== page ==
Positioning Doesn't Work — Gold Front

Positioning Doesn't Work

Out with the old, in with the new.

Josh Lowman
Silo 2

Three reasons we no longer do positioning:

Positioning is soft.

No startup’s homepage should start the conversation by boasting the product is “more collaborative” or “an easier way to…” And yet almost everyone does it. That’s because for years marketers have been taught the wrong thing. Instead of “better” benefit statements (a bad tendency of positioning statements) if you can prove to me why your company is doing something entirely new, you'll have my attention. Category design helps us end up with a new-to-the-world product idea and marketing story.

Positioning creates siloes.

We often work for CMOs who want the strategy we co-create to be the north star of the whole company because they know that’s what works. But CPOs and other product leaders barely give brand positioning the time of day. “Cool, cool. I gotta get back to important work now.”

However, when we create category strategy with the entire the executive team, the product team is 427% more likely to adopt it—meaning they update their product road map to fit the new strategy. The reverse is true for positioning the product team does. It won’t solve what the marketing team needs so misalignment ensues.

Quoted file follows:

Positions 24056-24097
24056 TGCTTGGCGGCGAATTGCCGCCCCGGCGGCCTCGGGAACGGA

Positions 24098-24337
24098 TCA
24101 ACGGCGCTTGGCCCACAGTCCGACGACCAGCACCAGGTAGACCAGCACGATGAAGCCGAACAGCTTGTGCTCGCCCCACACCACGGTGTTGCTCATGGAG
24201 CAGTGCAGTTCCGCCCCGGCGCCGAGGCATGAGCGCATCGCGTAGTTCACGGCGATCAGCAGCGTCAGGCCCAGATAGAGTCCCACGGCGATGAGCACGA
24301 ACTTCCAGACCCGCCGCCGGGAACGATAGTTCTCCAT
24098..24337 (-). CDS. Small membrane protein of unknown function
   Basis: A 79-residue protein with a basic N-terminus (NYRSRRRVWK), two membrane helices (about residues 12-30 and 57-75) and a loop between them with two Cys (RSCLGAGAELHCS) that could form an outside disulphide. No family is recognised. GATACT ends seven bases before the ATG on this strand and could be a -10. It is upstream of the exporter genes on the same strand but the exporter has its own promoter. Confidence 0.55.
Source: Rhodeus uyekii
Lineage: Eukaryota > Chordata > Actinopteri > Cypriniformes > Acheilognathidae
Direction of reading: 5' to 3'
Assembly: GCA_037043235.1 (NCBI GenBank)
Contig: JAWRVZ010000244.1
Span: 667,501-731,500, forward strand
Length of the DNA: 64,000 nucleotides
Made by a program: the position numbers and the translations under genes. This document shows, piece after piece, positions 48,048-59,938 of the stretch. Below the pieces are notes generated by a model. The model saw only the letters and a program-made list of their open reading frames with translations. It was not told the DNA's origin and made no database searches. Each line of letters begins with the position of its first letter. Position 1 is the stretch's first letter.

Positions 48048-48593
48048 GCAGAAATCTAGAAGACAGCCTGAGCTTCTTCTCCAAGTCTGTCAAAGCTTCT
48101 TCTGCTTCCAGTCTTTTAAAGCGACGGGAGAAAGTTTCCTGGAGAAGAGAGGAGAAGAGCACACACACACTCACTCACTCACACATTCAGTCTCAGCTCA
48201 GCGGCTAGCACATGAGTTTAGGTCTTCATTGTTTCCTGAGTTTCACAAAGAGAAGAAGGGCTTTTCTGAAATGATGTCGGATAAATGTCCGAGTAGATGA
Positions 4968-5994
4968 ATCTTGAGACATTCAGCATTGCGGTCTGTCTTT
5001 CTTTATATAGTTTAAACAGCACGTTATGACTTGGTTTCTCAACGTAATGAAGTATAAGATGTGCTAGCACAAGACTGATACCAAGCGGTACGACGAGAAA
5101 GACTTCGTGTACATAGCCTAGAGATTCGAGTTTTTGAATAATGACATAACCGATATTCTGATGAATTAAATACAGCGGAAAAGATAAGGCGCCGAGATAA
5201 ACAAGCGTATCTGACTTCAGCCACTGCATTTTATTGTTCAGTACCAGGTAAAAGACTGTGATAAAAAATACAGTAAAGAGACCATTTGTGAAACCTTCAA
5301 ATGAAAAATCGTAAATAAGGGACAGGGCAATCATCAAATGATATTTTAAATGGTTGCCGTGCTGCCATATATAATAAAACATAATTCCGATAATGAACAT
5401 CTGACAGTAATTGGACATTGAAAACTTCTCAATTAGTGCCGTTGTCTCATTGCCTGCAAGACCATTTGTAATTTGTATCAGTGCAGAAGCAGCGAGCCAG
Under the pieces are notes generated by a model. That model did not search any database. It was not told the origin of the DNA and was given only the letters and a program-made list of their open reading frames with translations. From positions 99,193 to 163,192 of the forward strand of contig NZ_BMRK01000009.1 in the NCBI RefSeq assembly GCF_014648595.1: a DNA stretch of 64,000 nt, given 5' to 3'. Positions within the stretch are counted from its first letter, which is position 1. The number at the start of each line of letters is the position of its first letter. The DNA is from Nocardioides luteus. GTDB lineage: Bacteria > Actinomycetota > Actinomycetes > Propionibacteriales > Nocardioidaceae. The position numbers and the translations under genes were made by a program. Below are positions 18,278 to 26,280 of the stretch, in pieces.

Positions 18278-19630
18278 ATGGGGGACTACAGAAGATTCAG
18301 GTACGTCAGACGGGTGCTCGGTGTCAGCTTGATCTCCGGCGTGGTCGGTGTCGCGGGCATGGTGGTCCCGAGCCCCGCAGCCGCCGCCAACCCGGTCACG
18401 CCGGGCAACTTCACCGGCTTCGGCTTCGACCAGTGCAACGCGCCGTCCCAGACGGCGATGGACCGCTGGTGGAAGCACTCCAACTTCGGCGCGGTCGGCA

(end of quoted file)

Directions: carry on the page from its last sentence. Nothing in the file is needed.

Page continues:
People like to say category creation is hard. Having your marketing and product teams at odds with each other is much harder.

Positioning doesn't directly drive company valuation, so CEOs sleep on the work.

On sales calls I used to ask CEOs why this brand strategy project was important to their business. Their answers were unconvincing. They knew they were supposed to have a brand strategy but they didn’t quite know why.

Now when I speak with a CEO, they immediately understand the value of category strategy. Four out of five times their eyes light up. If you're like me and you want to help companies change and grow, your best point of leverage is a fully invested CEO.

TL;DR: do category strategy instead.